I’m not saying that’s what happened at Target because I’ll never know, but the way an attack usually plays out is that an attacker finds a system that shouldn’t be there, like an outdated server that everyone forgot about and isn’t even supposed to be powered on anymore–it happens–and they break into it. From there, they look around on the network and find something vulnerable. Maybe they jump there and can see a different network segment that the first system couldn’t see. With enough patience, eventually they’re bound to find a production system that has some juicy data in it. Those are supposed to be much harder to break into, but not everyone deploys their monthly Microsoft patches right away, so if a good vulnerability comes to light, they may have a few months to be able to use it, and get into something important. A database containing customer data or a credit card processing system would be two examples. The biggest thing that’s changed from the days of the classic book The Cuckoo’s Egg is that dialup modems are a lot less likely to be involved now. Malicious hacking is still just about finding an opening somewhere, going through it, then seeing if you can find something interesting, or another opening.

So here’s the thing. The next time I come across a system that does something that seemed like a good idea in 2005, or 1998, or 1973 but isn’t anymore, I can mention Target. I can describe how an attacker could use this system to eventually get to the crown jewels, like they did at Target. And the people running the system might actually want to understand–because it affected them personally. Like me, they shopped at Target, and had to get their cards replaced. Or maybe they didn’t, but a close relative did. And maybe that close relative even asked that person for advice.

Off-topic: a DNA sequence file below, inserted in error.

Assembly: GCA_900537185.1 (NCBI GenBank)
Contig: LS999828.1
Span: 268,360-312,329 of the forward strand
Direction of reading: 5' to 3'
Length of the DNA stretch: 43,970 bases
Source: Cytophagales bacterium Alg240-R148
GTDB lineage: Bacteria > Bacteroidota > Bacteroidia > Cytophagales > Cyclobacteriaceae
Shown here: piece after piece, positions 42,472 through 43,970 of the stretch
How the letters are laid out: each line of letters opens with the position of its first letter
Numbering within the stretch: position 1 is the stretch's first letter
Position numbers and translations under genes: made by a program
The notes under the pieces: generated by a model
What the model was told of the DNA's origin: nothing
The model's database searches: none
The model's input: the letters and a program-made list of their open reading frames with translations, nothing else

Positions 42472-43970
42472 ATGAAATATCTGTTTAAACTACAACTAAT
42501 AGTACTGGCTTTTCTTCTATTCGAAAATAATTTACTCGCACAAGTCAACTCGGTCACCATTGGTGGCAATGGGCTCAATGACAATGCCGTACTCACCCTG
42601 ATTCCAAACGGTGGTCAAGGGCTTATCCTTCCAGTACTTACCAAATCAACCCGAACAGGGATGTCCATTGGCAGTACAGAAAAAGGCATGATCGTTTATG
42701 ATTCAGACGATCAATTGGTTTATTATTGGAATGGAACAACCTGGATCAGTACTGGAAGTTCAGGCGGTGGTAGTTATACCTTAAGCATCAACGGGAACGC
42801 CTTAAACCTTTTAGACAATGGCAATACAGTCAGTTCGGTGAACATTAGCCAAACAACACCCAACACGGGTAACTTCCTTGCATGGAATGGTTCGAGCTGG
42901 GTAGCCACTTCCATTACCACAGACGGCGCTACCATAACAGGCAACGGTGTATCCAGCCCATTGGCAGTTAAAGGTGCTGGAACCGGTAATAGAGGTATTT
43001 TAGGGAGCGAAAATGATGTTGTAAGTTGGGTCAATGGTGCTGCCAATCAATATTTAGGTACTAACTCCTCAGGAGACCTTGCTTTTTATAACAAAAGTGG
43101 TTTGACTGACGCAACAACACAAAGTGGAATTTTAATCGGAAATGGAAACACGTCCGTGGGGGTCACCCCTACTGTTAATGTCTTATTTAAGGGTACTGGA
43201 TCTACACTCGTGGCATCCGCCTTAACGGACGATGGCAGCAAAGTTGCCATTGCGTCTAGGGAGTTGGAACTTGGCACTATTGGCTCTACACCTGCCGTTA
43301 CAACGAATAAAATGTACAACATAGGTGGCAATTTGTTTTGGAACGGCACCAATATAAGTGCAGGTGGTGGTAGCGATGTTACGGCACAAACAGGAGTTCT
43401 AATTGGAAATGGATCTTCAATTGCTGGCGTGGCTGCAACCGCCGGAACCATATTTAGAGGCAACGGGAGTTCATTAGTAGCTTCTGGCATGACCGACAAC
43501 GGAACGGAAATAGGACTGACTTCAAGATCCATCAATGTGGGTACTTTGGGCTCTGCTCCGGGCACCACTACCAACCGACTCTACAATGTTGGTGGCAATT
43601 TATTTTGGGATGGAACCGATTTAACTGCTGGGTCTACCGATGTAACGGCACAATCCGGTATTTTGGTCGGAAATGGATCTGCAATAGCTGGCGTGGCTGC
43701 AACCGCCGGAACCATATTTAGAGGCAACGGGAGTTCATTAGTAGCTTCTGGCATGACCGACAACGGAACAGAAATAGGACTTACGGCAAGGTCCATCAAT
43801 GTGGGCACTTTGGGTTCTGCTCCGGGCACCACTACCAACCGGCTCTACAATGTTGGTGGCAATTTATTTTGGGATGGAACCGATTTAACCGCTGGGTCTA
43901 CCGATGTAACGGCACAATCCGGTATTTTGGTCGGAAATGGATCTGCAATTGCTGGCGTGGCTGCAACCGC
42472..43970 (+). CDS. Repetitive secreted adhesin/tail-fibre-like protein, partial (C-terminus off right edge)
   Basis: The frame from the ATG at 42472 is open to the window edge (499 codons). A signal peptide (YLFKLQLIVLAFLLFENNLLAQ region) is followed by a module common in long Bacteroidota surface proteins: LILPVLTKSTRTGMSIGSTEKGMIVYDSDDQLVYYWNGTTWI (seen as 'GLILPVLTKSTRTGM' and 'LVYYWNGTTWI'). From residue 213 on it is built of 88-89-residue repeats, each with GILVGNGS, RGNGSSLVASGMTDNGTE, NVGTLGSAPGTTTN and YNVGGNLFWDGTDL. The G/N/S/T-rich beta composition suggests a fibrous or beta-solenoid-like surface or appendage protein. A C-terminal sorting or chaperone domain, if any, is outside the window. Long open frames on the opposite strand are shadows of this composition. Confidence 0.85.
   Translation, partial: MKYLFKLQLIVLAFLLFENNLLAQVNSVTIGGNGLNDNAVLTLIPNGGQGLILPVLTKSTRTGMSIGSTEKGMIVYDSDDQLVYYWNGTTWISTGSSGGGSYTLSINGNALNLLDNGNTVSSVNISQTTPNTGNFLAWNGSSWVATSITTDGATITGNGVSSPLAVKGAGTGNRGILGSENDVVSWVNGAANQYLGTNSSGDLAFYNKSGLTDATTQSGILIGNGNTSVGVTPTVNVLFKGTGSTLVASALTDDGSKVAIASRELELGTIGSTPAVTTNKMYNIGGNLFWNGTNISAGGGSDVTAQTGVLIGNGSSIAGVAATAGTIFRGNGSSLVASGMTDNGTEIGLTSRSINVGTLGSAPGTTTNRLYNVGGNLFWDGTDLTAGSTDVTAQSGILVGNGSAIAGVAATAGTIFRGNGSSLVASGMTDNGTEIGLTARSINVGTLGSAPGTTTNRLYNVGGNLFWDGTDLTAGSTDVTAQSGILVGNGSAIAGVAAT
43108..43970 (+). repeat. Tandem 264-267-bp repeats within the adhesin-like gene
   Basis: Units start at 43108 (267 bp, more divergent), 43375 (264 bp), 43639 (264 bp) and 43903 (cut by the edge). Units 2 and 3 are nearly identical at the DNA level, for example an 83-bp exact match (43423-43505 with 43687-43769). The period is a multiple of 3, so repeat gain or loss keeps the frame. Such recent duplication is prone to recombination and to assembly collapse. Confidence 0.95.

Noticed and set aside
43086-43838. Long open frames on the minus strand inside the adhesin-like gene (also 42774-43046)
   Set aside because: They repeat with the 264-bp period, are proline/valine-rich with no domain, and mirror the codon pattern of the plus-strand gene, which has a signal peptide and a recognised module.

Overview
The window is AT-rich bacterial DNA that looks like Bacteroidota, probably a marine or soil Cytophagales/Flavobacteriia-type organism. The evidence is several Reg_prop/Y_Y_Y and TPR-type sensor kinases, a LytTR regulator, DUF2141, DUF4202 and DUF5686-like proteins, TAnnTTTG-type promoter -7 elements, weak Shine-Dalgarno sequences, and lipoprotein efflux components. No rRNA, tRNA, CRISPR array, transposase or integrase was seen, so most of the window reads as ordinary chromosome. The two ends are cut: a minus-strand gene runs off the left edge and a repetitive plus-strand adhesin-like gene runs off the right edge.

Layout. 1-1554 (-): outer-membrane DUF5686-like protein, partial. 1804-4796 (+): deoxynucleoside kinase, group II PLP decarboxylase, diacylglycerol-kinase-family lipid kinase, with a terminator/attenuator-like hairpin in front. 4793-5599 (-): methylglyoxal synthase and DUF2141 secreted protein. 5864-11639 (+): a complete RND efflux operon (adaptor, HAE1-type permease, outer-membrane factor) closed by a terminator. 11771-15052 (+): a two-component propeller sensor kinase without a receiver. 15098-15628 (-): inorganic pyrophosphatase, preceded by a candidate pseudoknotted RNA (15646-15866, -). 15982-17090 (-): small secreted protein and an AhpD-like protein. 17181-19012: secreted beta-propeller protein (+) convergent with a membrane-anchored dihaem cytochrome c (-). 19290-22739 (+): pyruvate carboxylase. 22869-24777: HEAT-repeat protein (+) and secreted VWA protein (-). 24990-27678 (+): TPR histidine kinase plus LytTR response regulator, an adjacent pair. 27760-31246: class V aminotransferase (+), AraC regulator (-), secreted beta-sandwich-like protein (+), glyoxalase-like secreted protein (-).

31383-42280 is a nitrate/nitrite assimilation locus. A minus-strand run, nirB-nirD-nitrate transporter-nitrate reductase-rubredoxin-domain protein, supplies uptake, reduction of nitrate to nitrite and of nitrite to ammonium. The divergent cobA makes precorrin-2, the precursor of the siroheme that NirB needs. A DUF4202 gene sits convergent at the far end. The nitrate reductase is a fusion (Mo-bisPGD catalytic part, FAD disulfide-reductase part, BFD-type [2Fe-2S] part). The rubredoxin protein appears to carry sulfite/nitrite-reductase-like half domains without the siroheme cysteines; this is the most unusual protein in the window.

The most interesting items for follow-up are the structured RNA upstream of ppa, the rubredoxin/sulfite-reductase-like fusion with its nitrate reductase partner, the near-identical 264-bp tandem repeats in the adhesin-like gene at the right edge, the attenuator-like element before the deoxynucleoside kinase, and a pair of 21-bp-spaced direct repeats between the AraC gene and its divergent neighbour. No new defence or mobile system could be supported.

Last year when I described embedding executable code in an Adobe Acrobat document, everyone sitting at the table around me pooh-poohed me. Too theoretical, and I was a dangerous person because I knew about doing that. Two months later I was looking for another job, and it wasn’t a coincidence. But when security is personal, it seems a lot less theoretical and far-fetched.

You see, one way to steal credit card information would be to embed executable code–say, a keylogger–into one of those Adobe Acrobat documents and send it to a database administrator. The database administrator clicks on it, unknowingly installs the keylogger, then all of the DBA’s usernames and passwords are getting logged. The attacker can wait for something that looks good, then when the DBA goes home, go get the credit card data.

Call that theoretical if you want, but I see similar things happen from time to time as part of a red team exercise. The bad guys can do it just as easily as the red team guys. Probably easier, since they have to worry less about collateral damage than red teams do.

So the next time it happens, I can go to the whiteboard, show how that system could have led to the Target breach if Target had that system, then show how something similar could play out wherever I happen to be at the time.

And even if the naysayers want to keep naysaying, there will be someone in the room who shopped at Target and doesn’t want to be part of a similar mess.

So I think it’s possible that other companies will take security a lot more seriously now that this breach has occurred. That’s good for my career, obviously, but it’s good for all of us personally too.